As far as this teacher is concerned, I would tell them that what you do and what tools you use to parent your child is your business and no one else’s unless they are being harmed in some way and that they should stay in their lane. It’s not like you’re saying they have to keep off of devices or social media completely.

I’m appalled by that response. I recently read an article by a middle school principal saying that he applauded parents for monitoring their children’s phones/accounts. Because what he sees is disturbing.

My children have iPhones bc of my ability to monitor things. But I recently got Bark bc I had a feeling their were fake accounts and things being deleted. And I was sadly right.

I’m actually monitoring my 14- almost 15 year old niece only after the internet chewed her up and spit her out. It’s a very sick world out there. I say the younger the better to start monitoring and continue to do so until they can make good decisions or it’s out of your hands.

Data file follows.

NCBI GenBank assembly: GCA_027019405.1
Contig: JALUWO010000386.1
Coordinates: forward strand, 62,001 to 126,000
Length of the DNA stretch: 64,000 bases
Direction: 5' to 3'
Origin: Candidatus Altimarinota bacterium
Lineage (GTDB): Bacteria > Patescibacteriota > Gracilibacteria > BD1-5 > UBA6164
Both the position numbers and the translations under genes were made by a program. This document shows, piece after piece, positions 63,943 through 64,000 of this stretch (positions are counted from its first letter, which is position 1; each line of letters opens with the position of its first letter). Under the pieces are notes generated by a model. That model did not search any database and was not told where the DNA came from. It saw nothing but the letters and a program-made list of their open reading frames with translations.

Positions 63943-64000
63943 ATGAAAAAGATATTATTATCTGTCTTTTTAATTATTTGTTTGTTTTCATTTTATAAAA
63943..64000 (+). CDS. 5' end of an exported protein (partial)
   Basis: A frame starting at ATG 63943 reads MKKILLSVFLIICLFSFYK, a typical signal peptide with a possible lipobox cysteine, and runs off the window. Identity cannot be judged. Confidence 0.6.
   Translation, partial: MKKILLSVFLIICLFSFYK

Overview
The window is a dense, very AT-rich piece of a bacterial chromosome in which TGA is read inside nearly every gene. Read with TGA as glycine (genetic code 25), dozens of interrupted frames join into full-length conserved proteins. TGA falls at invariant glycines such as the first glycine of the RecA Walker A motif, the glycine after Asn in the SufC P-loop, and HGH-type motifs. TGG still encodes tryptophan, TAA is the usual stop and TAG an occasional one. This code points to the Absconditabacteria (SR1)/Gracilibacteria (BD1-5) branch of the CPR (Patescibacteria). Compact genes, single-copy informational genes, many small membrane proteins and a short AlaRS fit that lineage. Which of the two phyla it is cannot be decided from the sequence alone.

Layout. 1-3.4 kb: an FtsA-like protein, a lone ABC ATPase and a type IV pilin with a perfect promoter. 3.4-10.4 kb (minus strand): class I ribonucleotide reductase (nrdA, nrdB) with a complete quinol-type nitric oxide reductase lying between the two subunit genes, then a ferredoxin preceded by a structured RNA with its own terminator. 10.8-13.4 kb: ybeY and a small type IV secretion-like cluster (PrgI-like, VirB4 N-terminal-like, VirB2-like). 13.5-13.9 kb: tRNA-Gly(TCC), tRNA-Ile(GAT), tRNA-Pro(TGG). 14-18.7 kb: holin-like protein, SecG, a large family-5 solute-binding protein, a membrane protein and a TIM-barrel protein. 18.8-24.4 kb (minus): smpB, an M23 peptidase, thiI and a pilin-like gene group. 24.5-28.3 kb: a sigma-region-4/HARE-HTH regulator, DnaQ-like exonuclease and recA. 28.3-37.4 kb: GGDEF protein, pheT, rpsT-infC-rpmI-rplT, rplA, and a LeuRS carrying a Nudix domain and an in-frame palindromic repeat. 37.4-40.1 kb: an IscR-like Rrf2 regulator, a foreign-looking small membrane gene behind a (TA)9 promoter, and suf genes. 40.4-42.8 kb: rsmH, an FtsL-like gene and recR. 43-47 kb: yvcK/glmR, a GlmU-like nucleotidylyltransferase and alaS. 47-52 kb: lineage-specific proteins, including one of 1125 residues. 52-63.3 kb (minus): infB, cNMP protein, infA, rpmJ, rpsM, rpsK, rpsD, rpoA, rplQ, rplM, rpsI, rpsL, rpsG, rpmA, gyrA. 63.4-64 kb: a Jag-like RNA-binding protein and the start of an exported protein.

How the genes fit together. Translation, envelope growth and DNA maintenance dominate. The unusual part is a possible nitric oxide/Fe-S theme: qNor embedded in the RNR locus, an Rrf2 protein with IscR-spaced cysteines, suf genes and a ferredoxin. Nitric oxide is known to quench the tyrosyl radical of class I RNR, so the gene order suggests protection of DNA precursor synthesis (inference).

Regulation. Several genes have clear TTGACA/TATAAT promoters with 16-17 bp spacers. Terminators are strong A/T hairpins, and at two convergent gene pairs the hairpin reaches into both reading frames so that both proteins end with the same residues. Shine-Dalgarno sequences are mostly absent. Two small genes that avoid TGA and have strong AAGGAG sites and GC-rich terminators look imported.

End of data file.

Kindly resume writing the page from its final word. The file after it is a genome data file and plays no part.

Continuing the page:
@carajsandell We’re so sorry to hear this happened to your niece! The internet can be a scary place! We’re glad to hear you are engaged and on her side. Keep up the good work and reach out if there’s ever anything we can do. We’re here for you!

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Eek! I’m in the same boat as you… these kids Are at a risk more than we ever were!! Sadly! I’m scared to death of what I’m failing on for our kids!!!

Globally, our children are at a risk because of the “global pandemic” but personally, the global pandemic is only mirroring the “cyber-pandemic” hitting our kids.

Our kids are at risk. Our kids, kids, are at risk.